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In March of 2010, Hovarth’s successful use of social media to champion his cause earned him a $50k grant from the SXSW Pepsi Refresh Challenge. He will use the grant to launch a training program that will teach homeless individuals how to use social media as a tool through which they can tell their own stories.

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Presently, Invisible People TV is taking a cross-country road tripin a number of 2010 Ford vehicles– with the goal of building video profiles of homeless people literally across the nation. In order to capture footage that accurately reveal their stories, the crew will visit tent cities, motels, and other accomodations that the homeless may frequent..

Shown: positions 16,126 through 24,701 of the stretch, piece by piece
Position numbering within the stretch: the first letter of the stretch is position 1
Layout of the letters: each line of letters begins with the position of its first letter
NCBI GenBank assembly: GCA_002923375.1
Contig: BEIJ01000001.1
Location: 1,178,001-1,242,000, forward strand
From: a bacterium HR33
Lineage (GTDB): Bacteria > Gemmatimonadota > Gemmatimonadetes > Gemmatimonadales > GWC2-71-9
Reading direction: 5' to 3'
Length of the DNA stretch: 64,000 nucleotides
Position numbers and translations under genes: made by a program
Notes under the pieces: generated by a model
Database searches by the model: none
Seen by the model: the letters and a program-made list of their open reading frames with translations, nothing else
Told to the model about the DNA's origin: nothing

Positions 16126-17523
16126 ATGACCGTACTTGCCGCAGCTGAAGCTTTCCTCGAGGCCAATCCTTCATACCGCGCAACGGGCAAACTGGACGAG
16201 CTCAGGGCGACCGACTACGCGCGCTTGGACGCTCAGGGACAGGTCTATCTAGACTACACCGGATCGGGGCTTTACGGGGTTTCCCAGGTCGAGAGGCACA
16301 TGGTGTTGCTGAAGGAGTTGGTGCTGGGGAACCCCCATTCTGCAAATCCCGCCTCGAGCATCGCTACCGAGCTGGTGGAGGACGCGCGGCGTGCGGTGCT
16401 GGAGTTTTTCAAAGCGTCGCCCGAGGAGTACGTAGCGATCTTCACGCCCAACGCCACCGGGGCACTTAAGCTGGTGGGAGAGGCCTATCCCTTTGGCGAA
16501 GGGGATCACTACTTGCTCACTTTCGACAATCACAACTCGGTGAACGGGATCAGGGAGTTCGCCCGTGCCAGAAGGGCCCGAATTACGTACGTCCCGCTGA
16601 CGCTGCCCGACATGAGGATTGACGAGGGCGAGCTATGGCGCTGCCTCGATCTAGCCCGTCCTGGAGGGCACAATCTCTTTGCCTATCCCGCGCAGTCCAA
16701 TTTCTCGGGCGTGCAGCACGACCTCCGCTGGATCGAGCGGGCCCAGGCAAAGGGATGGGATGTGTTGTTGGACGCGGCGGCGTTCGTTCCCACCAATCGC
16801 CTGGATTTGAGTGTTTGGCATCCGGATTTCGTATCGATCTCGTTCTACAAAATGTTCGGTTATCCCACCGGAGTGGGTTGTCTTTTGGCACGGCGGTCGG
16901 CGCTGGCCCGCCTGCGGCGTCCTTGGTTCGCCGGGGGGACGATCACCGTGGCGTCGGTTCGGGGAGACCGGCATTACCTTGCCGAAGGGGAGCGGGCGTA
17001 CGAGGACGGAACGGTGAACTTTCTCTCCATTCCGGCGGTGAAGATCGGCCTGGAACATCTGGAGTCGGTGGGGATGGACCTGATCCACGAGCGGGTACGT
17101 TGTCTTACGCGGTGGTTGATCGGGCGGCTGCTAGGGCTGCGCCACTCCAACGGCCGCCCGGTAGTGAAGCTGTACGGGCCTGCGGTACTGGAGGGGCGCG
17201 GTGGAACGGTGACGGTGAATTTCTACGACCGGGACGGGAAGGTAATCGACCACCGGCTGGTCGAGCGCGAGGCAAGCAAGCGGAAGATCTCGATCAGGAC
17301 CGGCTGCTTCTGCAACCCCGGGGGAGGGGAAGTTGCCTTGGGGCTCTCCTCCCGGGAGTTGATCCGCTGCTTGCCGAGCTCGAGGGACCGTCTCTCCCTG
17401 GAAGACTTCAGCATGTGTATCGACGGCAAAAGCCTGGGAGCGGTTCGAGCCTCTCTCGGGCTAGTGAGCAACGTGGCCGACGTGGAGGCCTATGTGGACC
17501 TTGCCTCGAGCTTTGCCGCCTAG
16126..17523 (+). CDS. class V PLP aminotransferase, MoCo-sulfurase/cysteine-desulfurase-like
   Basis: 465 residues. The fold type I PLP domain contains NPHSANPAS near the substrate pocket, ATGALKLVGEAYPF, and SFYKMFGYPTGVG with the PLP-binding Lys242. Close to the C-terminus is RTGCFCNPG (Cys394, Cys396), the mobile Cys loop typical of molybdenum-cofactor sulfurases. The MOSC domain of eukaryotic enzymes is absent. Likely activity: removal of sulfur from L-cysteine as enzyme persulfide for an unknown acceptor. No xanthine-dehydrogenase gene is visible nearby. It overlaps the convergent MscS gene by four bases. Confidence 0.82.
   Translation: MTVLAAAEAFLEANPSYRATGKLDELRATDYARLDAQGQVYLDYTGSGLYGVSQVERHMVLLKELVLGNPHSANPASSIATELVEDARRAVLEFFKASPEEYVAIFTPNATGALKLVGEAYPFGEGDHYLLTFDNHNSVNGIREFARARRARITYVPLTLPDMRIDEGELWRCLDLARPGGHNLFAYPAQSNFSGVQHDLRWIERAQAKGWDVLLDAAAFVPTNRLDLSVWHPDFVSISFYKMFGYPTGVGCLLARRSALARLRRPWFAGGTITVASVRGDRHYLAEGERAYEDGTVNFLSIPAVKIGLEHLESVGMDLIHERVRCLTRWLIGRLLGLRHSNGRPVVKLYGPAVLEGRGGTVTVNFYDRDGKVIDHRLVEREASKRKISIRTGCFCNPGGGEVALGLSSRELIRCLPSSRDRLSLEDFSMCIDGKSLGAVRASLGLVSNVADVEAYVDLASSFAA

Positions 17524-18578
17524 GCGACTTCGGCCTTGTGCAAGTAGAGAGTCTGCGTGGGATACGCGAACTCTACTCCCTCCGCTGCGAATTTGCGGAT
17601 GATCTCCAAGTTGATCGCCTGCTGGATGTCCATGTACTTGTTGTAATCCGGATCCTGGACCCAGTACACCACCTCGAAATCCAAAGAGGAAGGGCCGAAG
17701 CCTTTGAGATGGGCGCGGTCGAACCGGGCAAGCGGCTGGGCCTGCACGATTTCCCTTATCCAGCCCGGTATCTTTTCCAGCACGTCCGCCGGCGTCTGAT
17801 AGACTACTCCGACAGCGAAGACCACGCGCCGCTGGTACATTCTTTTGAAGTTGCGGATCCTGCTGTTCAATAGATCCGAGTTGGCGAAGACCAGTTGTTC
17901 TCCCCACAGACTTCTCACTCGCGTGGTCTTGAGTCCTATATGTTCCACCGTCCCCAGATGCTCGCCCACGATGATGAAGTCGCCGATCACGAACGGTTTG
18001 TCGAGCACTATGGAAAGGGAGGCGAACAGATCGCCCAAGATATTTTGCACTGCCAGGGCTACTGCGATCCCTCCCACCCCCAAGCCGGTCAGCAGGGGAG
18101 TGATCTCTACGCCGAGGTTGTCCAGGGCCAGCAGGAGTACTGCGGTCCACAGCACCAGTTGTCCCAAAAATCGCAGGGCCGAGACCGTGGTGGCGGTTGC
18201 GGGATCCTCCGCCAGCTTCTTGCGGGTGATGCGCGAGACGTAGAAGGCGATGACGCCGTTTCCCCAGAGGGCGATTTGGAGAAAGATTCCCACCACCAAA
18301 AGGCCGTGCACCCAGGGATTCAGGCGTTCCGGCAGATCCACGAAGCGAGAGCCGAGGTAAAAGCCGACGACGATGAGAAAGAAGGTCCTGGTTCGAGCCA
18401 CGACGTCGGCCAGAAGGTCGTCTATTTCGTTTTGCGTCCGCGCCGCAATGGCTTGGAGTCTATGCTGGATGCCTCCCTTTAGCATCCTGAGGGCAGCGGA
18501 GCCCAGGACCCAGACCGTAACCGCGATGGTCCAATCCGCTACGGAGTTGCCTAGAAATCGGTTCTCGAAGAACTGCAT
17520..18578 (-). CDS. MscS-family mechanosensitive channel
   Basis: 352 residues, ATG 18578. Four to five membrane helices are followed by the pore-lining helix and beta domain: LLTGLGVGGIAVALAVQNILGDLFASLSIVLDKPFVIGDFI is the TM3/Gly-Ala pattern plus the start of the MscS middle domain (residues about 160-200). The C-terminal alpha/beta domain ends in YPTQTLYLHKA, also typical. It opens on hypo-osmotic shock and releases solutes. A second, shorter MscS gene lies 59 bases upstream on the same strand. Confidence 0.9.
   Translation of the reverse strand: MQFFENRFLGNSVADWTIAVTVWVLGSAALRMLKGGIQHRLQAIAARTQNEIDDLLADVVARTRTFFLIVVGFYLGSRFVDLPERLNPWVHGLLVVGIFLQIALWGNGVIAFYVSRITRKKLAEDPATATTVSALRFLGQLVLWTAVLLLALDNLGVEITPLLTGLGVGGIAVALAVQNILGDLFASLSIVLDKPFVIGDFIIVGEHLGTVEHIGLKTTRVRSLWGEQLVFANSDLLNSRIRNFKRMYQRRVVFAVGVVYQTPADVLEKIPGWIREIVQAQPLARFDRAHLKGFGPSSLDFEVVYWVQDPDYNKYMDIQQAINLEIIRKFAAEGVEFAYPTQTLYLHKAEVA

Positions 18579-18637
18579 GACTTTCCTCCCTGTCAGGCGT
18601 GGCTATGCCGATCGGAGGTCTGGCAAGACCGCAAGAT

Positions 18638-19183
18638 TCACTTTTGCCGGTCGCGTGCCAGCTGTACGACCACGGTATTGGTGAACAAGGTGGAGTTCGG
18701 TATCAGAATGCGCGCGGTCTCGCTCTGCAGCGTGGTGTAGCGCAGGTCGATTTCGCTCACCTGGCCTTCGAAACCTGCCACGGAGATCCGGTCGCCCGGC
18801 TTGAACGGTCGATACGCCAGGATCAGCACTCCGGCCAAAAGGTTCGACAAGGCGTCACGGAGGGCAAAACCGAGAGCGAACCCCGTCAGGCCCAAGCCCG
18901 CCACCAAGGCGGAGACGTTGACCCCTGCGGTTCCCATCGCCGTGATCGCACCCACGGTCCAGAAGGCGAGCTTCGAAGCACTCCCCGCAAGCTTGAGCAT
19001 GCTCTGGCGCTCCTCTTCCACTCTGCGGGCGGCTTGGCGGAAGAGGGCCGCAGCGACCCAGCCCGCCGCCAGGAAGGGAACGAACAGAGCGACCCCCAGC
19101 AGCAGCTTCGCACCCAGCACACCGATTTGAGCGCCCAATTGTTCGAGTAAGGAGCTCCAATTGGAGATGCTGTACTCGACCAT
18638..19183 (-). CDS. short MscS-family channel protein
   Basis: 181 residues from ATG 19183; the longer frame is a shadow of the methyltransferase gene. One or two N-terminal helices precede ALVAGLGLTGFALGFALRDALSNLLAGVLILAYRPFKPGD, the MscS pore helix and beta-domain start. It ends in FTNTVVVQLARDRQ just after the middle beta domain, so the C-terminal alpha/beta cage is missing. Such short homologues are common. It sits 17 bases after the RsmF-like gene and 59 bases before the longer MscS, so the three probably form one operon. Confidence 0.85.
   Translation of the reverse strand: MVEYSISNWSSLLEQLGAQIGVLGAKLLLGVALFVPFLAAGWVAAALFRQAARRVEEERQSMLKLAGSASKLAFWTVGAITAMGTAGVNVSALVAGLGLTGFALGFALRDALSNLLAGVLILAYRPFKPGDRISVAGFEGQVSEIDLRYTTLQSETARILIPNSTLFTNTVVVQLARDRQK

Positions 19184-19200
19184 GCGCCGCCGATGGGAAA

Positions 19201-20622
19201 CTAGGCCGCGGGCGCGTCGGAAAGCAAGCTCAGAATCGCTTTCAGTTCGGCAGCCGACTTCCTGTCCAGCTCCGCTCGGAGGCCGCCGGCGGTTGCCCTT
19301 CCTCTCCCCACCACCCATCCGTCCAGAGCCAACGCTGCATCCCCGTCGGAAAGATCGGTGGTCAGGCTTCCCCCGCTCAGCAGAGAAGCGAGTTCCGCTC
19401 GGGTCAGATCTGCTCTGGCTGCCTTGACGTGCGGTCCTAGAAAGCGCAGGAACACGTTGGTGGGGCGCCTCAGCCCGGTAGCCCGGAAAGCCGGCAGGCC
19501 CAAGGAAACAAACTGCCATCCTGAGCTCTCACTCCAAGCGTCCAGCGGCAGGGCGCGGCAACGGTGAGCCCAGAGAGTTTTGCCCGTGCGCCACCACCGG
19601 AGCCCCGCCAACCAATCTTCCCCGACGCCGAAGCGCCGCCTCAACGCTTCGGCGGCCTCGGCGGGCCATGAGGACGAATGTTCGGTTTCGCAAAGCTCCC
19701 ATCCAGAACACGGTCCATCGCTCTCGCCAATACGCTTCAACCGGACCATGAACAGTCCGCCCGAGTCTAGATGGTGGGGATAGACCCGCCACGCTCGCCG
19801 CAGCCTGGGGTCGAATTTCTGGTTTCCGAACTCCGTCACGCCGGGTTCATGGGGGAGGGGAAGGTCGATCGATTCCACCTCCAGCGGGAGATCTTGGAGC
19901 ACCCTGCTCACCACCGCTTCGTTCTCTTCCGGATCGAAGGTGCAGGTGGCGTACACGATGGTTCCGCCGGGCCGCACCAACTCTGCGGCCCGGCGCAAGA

Learn more about Ford’s support for  and connection to Invisible People TV here.
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  1. 5 Responses to “Ford’s Socially Responsible Comeback”

  2. By Scott Monty on Apr 13, 2010 | Reply

    Thanks for noticing Mark's efforts and Ford's involvement, Dominique. We were (and continue to be) proud to be associated with his work.

    I should note, though, that Ford's commitment to social issues isn't something that's new. In fact, it goes back to the very roots of our existence. Henry Ford himself believed in social responsibility. In January 1914, he startled the world by announcing that Ford Motor Company would pay $5 a day to its workers – nearly double the previous wage. At the same time he reduced the workday from 9 hours to 8 hours. And he famously said, "A business that makes nothing but money is a poor business."